bosnia report
New Series No. 2 January - February 1998
Suad's Story (broadcast)

To get to Suad's flat I had to take a route I never thought possible and which, for the three and a half years that I knew and worked in Sarajevo, was literally impossible. I had always been intrigued by the lay out of the buildings on the other side of the front line, because there was, during the war, a sniper who would amuse himself by firing endless rounds from a high velocity rifle of some sort on a trajectory that ran parallel to the window of my office. Sometimes the bullets would scream past inches from the glass and scrape the fibreglass cladding of the wall further down the building, and though this was irritating it was never frightening because it was clear that, although he could fire parallel to our window, the layout of the buildings on his side prevented him from being able to angle his shot sufficiently to allow him to fire through our window.

Sarajevo ambushes your mind. I had known in my mind how close that sniper must have been, but when I crossed the bridge for the first time and saw with my own eyes how close he really was, I was speechless.

In the war you devoted all your energy to survival and you made it from day to day and thought little about what tomorrow might hold. Now that peace has descended, the shock of what occurred also descends, and it descended on me with a force I had not expected when I crossed the bridge and saw for myself why the sniper had been able to fire parallel to, but not through, my window. He was so close.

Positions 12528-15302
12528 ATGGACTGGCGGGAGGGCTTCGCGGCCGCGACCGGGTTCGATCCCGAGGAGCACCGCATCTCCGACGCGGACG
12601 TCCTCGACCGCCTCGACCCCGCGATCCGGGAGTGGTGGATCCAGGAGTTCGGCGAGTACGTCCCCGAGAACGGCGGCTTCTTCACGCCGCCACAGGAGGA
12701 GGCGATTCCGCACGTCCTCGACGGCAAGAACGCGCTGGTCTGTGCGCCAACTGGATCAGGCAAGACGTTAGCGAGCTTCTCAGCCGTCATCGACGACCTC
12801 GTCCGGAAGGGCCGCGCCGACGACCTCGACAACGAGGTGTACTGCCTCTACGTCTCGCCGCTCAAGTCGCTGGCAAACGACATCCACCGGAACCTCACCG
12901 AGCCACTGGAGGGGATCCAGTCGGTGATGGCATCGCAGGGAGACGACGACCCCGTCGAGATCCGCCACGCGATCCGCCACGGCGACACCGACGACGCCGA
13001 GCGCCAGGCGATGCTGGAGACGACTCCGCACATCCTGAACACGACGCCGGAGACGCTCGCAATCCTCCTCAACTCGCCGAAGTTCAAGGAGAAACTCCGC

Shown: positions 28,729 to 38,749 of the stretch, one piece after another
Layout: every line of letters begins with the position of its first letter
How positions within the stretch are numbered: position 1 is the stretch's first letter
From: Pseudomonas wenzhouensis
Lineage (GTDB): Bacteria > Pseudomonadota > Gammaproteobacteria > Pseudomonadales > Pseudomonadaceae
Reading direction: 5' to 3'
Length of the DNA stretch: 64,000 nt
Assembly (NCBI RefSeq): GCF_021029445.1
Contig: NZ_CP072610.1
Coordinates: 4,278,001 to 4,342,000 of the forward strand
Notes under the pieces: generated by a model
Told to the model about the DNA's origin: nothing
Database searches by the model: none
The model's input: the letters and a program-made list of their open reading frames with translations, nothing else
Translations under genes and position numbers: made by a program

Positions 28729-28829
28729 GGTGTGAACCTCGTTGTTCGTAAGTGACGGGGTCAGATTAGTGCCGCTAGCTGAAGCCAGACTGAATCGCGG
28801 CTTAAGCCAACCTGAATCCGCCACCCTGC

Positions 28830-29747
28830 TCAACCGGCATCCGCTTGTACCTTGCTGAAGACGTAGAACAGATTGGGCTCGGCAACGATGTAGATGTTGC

I walked through the ruins that had been another no go zone in the war - below Sarajevo's ancient Jewish cemetery. It looks like Dresden after allied bombardment. This was where Serbs and Bosnians faced each other across a few feet of rubble. In places no more than a brick wall separated you from your enemy. He was inches away. You could hear his voice murmur in the silence of the night and you knew that you would have to kill him at dawn or risk being killed by him.

Suad, the walk to whose flat had taken me on this shocking journey which so ambushed my sense of what had happened here, had once spent eleven terrifying days digging trenches for the Bosnian army in this deadly place. It was he whose graphic description of the sound of Serb voices drifting across the narrow stretch of rubble that was no man's land, who had first alerted me to the closeness of the war. And Suad's continuing story is relevant still.

Suad is one of the cleansed. He is from FoÑa in the Drina Valley, a town that was half Serb and half Muslim in its population. Suad left Foca with his wife and son when fighting first broke out. He brought them to Sarajevo and then returned to collect his parents. By then it was too late. Serb paramilitaries had baÌÌÌÌÌÌÌÌÌÌÌÌÔ rricaded the road. The town's Muslim men were rounded up and killed or imprisoned. The women were driven out, either towards Croatia or to be jailed in Montenegro.